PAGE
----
Just try to remember, please … as you polish a rock to improve your aim in our direction … it’s not Ernie I’m objecting to here. Nor the idea of a play devoted to him, though that’s another whole — and highly debatable –concept. No, here’s the rub: Having the ear of the public via mass media is a gigantic responsibility. The few fortunate enough to have unfettered power through modern communication, those who can now command our attention and toy with our thoughts, owe their public honest, objective … and selfless … commentary on the issues and people of our times. NOT an overflow of blather and promotion and congratulations and tributes to themselves. The public can decide who is noble, and who is not. What is worthy, and what is not.

“Ernie,“ the play, is bathos. There’s my review, simple and short, without even going to see it. So how would I know? I can tell that by the author’s self critique, and his shameless salesmanship. I won’t see the play, but I can bet there’ll be a scene … as the plot begins to sag … when a grizzled old gent in a Detroit Tigers uniform shuffles onstage and begins to speak in double-talk and double negatives and inane observations. At that point the audience will be expected to rise as one, and the name “Sparky!” will escape their lips, as yet another departed old man, also not around to defend and explain himself, will be tossed into this feel-good circus act. If that ain’t in the show, then I don’t know my man, our author.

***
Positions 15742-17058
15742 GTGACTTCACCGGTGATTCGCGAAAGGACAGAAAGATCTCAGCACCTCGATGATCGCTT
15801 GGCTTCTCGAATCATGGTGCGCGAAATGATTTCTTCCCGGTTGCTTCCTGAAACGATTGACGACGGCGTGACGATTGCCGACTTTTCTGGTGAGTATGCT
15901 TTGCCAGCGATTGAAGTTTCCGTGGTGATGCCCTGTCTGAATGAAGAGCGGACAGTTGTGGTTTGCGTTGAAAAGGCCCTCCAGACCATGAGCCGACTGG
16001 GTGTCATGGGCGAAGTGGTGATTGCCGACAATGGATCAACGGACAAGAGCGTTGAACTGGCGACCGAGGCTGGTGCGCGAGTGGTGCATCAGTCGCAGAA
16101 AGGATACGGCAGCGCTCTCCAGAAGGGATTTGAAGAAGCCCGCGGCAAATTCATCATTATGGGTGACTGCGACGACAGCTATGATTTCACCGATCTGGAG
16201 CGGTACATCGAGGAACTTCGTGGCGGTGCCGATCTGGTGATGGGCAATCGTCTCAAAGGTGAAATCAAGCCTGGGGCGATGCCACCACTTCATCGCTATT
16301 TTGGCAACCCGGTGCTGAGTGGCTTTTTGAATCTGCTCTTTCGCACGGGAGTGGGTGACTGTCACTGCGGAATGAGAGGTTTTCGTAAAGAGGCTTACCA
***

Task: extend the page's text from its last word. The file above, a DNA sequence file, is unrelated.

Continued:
As to that author’s, that columnist’s, that salesman’s duty to the public via the gift he’s been given in the form of powerful access to his readers — I say again it is a holy responsibility, a calling and gift of the highest sort. I rarely see that gift being selflessly employed, being used in true service to that public anymore.

I didn’t see it Sunday in the Free Press.

17 replies on “Mitch Albom Abuses Responsibility as Author, Self-Critic and Salesman of “Ernie”

  • SpartansElite

    Mitch jumped the shark years ago, when he faked his story about the MSU players. That was a huge mistake, and yet he still has the nerve to judge people. And funny how it seems like he writes less and less about sports, yet he takes the time to write about something he’s personally involved in.

  • Paul Massaron


    I liked your blog on Mitch. You said things I thought when I read Mitch on Sunday but in calmer and better put together words and phrases. Thanks.

  • Piper

    Albom writes soft, preachy, fluff that reads like a very bad Lifetime TV movie. Starting with Tuesdays with Morrie, an idea that he swiped from someone else. Ditto the Five People You Meet in Heaven, probably the sappiest piece of fluff ever written.

    There are some people who love that stuff. Give me hard, edgy journalism and literature any day. Albom just isn’t my cup of tea.

    You’re spot on with your criticism of Albom reviewing his own play. For years I’ve scratched my head when I read a book review done by a FRIEND of the playwright or author. There’s a conflict of interest. In this case, Albom reviews his OWN WORK. To use a sports phrase he’ll understand, “FOUL!”

  • Dan